In the last decade, there has been a steady and welcome issuance of monographs that reveal the hidden histories and contributions of contemporary Filipino American music and performance, including Lucy Mae San Pablo Burns’s Puro Arte, Oliver Wang’s Legions of Boom, Christine Bacareza Balance’s Tropical Renditions, and Karen Tongson’s Why Karen Carpenter Matters. Like its contemporaries, Manifest Technique confronts racism and indifference through an in-depth analysis of the performances, texts, communities, and practices of diasporic Filipino American culture, which have always resisted any easy formulas of cultural essentialism and traditionalism. Manifest Technique pursues this shared agenda through the coordinates of hip hop as multifaceted cultural production, “Filipinoness” as racialized register of immigrant identity, and American imperial legacies of militarized and racialized violence.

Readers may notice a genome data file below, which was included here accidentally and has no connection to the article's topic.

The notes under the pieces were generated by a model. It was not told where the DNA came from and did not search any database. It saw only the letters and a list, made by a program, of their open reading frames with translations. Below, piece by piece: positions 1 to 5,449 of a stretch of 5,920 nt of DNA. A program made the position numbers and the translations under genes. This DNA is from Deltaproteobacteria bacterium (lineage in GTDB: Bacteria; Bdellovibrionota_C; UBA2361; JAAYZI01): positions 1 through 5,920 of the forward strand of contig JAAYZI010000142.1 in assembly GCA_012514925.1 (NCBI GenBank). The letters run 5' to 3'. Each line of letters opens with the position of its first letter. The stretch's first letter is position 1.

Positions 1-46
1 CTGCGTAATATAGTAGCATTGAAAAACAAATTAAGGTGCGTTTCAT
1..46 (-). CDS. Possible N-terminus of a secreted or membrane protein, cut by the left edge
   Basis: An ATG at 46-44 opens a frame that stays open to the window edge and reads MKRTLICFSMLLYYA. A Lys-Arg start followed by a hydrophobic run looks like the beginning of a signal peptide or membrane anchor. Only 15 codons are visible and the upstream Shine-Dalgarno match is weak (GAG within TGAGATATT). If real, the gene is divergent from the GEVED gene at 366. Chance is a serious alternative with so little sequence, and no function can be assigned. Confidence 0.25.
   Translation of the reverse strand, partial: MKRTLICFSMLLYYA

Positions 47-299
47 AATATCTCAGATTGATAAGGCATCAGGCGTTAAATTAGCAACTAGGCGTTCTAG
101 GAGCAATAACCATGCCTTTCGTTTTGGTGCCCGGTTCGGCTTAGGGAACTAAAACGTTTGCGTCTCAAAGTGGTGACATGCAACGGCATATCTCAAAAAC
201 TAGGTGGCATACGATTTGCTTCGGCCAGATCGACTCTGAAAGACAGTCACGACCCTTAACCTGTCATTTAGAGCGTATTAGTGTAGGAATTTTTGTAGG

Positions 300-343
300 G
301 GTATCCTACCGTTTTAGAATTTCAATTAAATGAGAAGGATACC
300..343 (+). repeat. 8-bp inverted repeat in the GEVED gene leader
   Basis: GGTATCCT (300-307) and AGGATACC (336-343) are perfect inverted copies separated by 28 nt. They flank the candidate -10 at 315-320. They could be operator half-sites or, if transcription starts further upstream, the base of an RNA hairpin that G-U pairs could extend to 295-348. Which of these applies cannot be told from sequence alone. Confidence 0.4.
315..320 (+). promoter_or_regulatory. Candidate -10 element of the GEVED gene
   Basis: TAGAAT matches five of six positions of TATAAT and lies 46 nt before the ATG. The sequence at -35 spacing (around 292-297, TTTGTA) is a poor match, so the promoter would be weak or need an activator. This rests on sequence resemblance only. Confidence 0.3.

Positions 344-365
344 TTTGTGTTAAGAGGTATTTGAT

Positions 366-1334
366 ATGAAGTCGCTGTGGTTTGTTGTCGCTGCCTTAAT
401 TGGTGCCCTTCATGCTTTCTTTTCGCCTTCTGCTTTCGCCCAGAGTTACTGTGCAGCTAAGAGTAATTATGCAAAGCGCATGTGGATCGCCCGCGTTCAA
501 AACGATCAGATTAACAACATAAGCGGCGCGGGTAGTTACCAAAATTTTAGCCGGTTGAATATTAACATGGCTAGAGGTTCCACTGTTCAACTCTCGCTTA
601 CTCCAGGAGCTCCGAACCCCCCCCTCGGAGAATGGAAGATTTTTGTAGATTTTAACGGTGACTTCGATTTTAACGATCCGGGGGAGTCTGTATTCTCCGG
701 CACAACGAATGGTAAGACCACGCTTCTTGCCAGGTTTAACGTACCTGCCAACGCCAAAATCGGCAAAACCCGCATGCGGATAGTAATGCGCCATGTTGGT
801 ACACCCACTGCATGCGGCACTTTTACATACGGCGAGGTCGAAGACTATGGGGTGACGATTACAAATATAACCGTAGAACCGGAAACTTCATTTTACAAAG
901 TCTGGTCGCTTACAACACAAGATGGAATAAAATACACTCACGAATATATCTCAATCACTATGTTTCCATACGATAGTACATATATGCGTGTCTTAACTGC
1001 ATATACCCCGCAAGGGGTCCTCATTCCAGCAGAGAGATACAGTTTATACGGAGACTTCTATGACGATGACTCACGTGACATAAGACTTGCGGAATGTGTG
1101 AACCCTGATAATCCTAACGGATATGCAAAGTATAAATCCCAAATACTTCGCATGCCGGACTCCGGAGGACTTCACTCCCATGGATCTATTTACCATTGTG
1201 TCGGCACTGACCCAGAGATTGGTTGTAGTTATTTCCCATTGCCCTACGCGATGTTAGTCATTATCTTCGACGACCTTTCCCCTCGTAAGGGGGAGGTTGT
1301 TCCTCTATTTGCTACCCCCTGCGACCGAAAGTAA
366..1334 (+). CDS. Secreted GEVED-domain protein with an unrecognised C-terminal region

Though ostensibly preoccupied with a minority cultural identity within the particular genre of hip hop, Manifest Technique is actually concerned with the much larger historical-political context of...

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